The river-bed was here expanded to a wide basin, in which the logs floated lazily down to the cataract below. Trees and underbrush, which usually stood on dry land, were half-submerged in the yellow water, and the current gurgled slowly about their trunks with muddy foam and bubbles. Now and then a heap of lumber would get wedged in between the jutting rocks above the waterfall, and then the current slackened, only to be suddenly accelerated, when the exertions of the men had again removed the obstruction.
It was an exciting spectacle to see these daring fellows leap from log to log, with birch-bark shoes on their feet. They would ride on a heap of lumber down to the very edge of the cataract, dexterously jump off at the critical moment, and after half a dozen narrow escapes, reach the shore, only to repeat the dangerous experiment, as soon as the next opportunity offered itself.
It was the example of these hardy and agile lumbermen, trained from childhood to sport with danger, which inspired Viggo and his followers with a desire to show their mettle.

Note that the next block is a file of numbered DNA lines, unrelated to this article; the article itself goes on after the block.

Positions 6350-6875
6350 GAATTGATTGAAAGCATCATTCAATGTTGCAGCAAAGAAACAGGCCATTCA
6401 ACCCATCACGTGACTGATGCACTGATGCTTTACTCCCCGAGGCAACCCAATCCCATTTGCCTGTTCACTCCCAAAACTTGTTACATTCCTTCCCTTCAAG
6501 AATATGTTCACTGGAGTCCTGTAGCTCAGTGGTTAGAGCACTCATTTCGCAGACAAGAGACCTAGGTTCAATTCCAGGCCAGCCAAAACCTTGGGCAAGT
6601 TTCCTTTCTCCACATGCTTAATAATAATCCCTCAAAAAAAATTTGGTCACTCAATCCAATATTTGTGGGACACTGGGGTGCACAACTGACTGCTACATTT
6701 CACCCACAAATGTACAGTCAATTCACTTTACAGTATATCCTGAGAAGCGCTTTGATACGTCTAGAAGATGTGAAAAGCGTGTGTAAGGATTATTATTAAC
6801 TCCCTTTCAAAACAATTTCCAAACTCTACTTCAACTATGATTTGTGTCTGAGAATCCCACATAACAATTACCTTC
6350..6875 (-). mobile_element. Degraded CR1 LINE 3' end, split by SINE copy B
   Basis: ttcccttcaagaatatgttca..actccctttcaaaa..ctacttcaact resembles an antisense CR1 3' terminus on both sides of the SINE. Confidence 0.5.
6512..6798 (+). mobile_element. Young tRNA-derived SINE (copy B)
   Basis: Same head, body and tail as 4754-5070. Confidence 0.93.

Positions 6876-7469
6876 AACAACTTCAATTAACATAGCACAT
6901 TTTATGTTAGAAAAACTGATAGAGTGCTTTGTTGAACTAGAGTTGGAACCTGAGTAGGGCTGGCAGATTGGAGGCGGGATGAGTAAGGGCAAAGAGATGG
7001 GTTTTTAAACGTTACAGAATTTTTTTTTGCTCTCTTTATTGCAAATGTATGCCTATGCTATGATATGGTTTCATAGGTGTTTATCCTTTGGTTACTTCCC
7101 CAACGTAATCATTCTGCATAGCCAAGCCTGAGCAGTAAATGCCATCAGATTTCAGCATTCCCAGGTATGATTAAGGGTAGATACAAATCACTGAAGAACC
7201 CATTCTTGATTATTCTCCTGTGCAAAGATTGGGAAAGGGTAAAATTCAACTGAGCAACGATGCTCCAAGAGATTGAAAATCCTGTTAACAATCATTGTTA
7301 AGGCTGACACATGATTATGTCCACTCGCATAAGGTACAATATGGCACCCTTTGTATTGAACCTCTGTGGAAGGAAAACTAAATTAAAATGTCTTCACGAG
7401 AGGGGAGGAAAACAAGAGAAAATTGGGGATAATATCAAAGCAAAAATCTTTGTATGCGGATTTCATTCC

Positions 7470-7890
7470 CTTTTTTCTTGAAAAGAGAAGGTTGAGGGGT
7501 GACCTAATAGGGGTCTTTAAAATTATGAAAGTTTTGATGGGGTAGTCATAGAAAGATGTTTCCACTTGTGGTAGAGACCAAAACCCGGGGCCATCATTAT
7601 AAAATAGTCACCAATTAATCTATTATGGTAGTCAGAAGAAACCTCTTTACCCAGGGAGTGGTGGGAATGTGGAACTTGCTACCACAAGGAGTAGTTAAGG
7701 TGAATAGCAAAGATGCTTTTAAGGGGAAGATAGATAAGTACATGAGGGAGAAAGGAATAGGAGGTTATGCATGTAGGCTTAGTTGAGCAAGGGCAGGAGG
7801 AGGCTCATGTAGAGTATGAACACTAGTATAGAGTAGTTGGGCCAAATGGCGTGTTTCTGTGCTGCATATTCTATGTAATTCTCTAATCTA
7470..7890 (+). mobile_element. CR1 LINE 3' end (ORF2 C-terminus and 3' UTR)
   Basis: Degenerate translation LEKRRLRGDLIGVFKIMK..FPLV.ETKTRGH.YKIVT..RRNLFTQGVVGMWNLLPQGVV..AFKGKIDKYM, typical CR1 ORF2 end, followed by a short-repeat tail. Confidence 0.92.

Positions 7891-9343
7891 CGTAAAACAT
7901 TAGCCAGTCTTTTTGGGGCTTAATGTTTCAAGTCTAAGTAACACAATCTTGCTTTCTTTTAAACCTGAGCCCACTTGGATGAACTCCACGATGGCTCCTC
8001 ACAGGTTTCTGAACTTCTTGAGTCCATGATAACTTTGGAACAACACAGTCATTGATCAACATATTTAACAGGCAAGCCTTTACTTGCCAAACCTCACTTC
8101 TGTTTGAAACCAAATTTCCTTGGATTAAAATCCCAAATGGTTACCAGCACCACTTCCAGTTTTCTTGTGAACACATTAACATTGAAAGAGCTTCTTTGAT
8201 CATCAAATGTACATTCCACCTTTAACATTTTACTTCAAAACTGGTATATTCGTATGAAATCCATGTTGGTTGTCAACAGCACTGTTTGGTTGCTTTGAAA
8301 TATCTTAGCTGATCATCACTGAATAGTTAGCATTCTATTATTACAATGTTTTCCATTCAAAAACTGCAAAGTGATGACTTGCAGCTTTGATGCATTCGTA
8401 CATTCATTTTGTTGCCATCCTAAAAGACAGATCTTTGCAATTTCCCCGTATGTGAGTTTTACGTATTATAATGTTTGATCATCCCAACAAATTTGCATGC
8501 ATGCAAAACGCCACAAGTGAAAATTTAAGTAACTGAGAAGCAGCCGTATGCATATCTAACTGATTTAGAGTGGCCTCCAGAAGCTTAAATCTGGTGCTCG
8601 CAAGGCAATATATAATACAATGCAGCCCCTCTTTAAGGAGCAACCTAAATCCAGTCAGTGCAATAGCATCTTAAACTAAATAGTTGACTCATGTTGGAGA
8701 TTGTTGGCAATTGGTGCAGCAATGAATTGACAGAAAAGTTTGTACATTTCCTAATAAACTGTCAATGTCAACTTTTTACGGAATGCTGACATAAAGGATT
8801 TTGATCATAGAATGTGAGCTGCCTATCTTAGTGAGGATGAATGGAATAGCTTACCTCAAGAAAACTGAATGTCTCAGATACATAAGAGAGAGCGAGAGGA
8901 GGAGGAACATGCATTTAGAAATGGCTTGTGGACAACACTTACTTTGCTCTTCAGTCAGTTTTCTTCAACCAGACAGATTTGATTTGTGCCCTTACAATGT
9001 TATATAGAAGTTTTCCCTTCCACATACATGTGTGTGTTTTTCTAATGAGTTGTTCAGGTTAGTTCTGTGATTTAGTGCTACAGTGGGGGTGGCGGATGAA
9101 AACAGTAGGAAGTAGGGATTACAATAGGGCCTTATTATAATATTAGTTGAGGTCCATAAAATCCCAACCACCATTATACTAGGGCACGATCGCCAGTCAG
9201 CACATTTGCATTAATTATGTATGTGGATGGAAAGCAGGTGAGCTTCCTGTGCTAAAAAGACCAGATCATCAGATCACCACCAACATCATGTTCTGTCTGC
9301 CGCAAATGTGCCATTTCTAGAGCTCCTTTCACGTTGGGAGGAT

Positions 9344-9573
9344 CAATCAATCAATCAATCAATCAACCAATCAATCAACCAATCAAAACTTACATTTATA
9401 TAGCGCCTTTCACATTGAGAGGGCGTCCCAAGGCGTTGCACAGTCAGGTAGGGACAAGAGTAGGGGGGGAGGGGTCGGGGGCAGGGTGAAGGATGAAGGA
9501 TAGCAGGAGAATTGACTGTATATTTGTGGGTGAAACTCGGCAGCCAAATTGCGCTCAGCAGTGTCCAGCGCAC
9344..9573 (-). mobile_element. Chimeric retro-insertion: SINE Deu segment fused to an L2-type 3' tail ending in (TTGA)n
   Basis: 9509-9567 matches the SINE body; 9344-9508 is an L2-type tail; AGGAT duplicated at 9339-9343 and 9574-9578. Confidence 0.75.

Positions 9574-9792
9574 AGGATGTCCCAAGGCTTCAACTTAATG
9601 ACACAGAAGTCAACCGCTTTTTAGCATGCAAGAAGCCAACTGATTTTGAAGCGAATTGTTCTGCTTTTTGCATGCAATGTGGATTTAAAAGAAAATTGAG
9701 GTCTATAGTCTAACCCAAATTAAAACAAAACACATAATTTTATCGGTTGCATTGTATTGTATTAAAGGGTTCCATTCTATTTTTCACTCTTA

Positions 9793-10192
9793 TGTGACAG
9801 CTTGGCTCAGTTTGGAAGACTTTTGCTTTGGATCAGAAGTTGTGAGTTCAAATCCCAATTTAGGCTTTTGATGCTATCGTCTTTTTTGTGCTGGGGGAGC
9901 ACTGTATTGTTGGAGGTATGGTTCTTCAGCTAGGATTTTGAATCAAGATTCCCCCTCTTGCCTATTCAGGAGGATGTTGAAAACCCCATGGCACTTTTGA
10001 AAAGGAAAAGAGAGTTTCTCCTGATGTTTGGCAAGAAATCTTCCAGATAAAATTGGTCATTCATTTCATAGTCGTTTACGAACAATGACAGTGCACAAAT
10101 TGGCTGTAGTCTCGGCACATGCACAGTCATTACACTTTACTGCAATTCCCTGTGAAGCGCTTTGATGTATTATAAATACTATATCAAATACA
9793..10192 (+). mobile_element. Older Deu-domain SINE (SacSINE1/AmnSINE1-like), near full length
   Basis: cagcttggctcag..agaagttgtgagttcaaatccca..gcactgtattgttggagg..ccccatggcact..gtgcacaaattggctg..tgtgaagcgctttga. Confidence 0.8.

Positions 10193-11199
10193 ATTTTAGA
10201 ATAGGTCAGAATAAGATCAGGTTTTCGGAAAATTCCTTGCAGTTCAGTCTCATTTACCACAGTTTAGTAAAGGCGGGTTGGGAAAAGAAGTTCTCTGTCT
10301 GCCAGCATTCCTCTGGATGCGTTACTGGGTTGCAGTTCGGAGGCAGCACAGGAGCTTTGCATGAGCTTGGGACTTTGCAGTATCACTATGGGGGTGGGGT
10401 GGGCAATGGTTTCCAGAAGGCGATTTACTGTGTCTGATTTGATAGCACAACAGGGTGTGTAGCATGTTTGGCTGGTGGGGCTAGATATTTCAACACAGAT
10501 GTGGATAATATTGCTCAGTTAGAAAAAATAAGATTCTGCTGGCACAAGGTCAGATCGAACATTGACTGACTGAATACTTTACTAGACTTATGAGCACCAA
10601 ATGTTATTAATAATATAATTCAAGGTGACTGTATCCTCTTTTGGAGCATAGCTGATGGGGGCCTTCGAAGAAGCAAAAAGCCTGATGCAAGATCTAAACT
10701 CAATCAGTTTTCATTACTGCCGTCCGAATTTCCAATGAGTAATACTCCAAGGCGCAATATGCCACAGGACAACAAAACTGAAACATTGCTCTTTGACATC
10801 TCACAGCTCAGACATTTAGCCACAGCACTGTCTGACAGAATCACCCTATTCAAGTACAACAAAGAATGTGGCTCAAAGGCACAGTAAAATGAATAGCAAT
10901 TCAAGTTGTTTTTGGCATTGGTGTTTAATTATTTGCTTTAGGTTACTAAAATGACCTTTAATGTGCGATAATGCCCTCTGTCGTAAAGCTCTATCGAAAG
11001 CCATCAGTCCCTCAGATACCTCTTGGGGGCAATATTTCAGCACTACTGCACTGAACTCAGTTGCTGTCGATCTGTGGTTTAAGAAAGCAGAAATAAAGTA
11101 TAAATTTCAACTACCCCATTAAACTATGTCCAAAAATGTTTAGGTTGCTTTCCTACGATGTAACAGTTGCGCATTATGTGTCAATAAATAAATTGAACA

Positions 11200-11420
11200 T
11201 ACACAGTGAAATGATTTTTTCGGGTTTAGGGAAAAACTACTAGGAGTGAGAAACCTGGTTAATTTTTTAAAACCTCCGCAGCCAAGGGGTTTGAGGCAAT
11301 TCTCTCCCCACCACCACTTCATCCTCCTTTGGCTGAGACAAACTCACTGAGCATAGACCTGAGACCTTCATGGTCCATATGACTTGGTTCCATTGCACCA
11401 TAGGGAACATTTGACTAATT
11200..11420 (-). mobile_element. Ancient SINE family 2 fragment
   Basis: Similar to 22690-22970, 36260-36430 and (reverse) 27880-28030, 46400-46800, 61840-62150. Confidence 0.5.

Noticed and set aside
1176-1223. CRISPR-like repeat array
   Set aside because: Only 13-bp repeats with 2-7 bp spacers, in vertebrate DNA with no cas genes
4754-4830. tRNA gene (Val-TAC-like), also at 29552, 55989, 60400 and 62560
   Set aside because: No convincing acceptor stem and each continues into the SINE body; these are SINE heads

"Sergeant Henning," said the General to his ever-faithful shadow, "take a squad of five men with you, and cut steering-poles for those for whom boat-hooks cannot be procured. You will be the last to leave shore. Report to me if any one fails to obey orders."
"Shall be done, General," Marcus responded, with a deferential military salute.
"The bows, you understand, will be slung by the straps across the backs of the men, while they steer and push with their poles."
"Certainly, General," said Marcus, with another salute.
"All right, General," answered Marcus, with a third salute.